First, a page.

Woodend Hospital, view from the east, with the water tower and to the right the former dining hall of the poorhouse, photographed in 2014 © Copyright Bill Harrison and licensed for reuse under this Creative Commons Licence
Woodend Hospital Gate Lodge, now Thai Buddhist Temple, Queen’s Road, Aberdeen, photographed in 2014 © Copyright Bill Harrison and licensed for reuse under this Creative Commons Licence

During the First World War the institution was taken over as a Military Hospital (from 24th May 1915 to 1st June 1919). In 1926 the hospital sections were taken over by Aberdeen Town Council and re‑opened as the Woodend Municipal Hospital in October 1927.

Postcard of Woodend Hospital dating from the First World War when it had been taken over as a military hospital. The card shows a concert being given in front of the main entrance block.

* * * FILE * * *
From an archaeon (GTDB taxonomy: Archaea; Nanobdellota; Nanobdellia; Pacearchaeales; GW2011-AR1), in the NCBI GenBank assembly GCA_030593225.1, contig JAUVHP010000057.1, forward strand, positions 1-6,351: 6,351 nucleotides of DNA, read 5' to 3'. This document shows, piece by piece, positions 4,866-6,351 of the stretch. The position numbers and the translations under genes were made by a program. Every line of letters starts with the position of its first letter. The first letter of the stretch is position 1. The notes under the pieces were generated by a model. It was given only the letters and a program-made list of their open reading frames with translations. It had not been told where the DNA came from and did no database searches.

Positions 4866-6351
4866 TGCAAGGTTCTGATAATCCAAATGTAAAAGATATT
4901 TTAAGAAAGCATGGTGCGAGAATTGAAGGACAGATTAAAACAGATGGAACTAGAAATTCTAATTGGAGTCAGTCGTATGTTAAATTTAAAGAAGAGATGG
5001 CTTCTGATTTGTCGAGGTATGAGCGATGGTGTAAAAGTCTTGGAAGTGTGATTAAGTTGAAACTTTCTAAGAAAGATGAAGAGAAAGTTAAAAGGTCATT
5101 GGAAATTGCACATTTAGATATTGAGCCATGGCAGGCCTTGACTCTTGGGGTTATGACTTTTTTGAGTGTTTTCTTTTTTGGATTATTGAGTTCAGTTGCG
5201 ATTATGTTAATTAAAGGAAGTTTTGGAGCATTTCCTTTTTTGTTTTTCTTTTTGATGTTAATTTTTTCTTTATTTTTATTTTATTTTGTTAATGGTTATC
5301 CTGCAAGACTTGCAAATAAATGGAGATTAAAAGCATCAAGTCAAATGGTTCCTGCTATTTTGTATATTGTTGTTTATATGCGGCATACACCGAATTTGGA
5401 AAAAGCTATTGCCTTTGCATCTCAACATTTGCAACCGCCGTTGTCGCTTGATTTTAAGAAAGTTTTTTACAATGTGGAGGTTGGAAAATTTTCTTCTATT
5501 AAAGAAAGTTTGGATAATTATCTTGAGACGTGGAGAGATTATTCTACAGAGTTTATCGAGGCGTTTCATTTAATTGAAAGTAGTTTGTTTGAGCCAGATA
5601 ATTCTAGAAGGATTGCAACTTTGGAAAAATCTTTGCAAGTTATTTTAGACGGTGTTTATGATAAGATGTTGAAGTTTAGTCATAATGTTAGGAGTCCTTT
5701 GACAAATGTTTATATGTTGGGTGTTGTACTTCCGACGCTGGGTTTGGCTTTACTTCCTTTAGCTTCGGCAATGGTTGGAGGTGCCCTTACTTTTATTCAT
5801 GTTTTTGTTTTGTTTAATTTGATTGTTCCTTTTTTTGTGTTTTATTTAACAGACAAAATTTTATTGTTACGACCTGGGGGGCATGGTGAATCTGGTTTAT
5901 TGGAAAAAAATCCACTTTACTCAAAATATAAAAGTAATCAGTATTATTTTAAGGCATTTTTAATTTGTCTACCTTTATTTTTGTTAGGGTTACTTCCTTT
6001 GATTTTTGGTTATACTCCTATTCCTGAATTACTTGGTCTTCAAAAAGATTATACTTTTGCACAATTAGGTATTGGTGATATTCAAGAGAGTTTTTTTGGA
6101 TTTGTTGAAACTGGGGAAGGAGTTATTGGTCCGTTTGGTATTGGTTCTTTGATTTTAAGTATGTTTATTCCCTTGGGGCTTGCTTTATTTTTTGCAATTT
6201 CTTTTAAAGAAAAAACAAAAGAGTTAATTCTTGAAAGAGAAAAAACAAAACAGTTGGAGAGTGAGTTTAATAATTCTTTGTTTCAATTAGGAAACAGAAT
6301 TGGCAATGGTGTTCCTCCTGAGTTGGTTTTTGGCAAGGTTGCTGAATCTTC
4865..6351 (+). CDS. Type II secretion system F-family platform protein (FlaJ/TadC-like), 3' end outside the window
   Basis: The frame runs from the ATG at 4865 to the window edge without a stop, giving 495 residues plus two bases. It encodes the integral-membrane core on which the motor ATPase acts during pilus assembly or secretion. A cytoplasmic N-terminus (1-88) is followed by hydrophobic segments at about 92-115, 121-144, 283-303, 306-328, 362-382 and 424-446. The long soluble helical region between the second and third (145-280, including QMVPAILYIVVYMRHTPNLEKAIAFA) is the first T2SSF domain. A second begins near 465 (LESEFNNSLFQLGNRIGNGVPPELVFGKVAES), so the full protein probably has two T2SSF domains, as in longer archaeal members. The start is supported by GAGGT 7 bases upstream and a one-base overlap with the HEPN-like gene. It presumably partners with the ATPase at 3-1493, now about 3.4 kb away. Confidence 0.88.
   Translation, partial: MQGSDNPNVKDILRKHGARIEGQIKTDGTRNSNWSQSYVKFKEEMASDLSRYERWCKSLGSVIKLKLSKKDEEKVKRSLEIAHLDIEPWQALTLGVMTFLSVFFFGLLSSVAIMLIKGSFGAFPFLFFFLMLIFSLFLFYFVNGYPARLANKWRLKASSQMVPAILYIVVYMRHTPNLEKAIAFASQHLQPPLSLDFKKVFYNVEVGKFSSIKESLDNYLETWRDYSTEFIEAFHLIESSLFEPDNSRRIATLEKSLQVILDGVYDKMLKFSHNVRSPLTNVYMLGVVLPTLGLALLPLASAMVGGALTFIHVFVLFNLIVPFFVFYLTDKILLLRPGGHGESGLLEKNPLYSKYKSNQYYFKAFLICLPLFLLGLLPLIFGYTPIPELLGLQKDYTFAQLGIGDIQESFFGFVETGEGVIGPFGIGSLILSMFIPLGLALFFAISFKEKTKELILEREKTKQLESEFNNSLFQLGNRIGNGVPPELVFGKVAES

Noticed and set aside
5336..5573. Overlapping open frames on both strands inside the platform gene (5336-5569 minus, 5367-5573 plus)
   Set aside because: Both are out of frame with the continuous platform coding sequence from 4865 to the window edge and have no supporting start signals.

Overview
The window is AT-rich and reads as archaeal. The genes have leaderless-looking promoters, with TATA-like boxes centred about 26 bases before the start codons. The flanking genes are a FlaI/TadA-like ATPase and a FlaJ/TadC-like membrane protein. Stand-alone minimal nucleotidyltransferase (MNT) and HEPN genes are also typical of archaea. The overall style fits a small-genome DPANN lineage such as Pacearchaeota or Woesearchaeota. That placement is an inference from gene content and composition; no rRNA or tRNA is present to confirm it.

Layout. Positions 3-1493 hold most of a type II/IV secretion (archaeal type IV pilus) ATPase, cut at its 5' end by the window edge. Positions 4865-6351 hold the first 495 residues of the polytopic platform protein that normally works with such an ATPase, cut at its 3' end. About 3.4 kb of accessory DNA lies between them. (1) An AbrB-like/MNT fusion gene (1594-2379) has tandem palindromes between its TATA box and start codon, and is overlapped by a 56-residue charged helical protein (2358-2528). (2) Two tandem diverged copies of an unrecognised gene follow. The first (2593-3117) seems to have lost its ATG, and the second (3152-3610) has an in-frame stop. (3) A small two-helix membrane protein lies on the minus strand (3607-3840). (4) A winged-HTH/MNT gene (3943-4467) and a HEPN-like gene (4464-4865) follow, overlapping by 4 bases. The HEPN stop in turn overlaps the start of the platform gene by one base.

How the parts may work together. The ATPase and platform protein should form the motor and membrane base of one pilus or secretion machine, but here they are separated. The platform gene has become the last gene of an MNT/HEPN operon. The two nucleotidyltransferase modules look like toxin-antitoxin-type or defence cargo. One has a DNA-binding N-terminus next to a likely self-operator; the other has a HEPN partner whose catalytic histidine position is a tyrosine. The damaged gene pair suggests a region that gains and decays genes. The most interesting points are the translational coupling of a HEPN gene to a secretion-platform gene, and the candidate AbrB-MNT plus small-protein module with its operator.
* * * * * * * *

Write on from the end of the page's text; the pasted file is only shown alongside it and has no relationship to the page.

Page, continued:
Someone in the audience was more interested in the photographer than the concert

From the beginning there was a separate nurses’ home, which was a mark of the progress in poor law medical provision. This was replaced c.1936 by a new larger nurses’ home in an austere cubic manner. It was designed by A. Gardner, the city architect, to accommodate 130 nurses. [Sources: Grampian Health Board, Common Services Agency, plans. See also workhouses.org]